So, a column came in the other day trashing President Trump, and an op-ed came in this morning trashing the Democrats. And the pandemic continues, without choosing a political party to attack or support. We are house bound for the most part until this deadly and persistent virus subsides. Politicians and would-be political pundits step aside, it’s time for COVID-19 to dictate what happens.
We can only hope that government programs are enacted that can thwart the spread of the coronavirus, and that individuals adhere to what the scientists are telling us are the best ways to mitigate its spread. In other words, get out of the way of those who have the best chance of providing us with the knowledge we need to make progress.
The thing is the column and op-ed didn’t come from politicians but from individuals who have anointed themselves worthy observers of the political scene. Too often their characterizations fall short, reasoning purely based upon their own political predilections.
It really is long overdue to get politics out of this debate. We don’t need politicians running from responsibility or trying to shift blame or manipulating legislation to favor one group over another.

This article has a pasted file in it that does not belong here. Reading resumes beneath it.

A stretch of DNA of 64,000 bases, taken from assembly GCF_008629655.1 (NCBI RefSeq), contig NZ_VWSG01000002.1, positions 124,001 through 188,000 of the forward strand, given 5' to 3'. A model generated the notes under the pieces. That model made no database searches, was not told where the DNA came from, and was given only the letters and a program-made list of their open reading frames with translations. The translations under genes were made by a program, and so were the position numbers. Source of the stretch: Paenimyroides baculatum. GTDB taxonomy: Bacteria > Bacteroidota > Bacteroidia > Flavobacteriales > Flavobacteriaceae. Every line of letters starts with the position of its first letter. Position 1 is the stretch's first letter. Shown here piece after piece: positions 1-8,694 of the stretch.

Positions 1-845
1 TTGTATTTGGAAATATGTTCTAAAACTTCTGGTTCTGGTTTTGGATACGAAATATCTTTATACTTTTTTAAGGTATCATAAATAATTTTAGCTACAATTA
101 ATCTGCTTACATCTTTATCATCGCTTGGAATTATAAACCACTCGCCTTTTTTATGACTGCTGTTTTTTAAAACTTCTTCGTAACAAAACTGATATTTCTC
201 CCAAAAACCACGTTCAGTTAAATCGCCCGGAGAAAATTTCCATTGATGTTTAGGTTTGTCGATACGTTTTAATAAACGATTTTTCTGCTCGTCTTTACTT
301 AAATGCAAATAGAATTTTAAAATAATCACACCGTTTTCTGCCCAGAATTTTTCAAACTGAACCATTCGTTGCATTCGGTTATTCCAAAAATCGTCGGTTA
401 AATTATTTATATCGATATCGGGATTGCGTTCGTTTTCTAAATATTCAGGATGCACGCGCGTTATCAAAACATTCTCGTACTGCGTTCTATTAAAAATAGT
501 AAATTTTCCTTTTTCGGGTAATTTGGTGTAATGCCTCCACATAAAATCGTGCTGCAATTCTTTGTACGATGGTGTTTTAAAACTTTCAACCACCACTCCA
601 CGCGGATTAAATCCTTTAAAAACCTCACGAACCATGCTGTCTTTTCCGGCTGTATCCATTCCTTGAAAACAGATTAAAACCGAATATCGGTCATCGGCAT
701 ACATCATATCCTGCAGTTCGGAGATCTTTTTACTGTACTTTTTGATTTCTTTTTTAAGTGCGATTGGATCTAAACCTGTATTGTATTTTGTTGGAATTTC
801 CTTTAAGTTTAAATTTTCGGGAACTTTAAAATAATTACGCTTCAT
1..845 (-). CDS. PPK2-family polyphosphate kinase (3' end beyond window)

We need for those politicians who talk about bipartisanship to mean it, who talk about cooperation to mean it, who talk about all of us being in this together to mean it. But we also need to recognize that segments of our society are going to be effected differently, and as we propose and pass legislation, we need to consider those differences.
So, here’s my plea. Let’s put the scientists, the real doctors at center stage, helping to guide us through this maze, and providing a proper timeline for us to begin opening states, to begin reviving our economy.
We don’t need television docs like Dr. Mehmet Oz and Dr. Phil McGraw (who, by the way, is not licensed to practice in any state) to tell us what we should or should not do. Both made light of COVED-19. In Oz’s case urging schools reopen even if the mortality rate is 2 to 3 percent and McGraw saying “we don’t shut the country down” for auto accidents, deaths from cigarettes and even drownings, later to admit to inflating some of the numbers.
Oz and McGraw are articulate, charismatic, and portray themselves as experts. Many people follow their every word, and with that should come a huge sense of responsibility, but instead it has resulted in misleading and damaging statements.
Ratings and politics are virtually the same. They seek for the greatest level of approval at whatever expense.
There will be plenty of time for politics, and there’s a proper place for it. This is a highly political year, a presidential campaign, lots of state and local elections. Politics will take center stage.
For now we need to remain focused on what the experts tell us is the best way for us to help and keep the virus from spreading, and see it subside. We need to call out those who would do otherwise.
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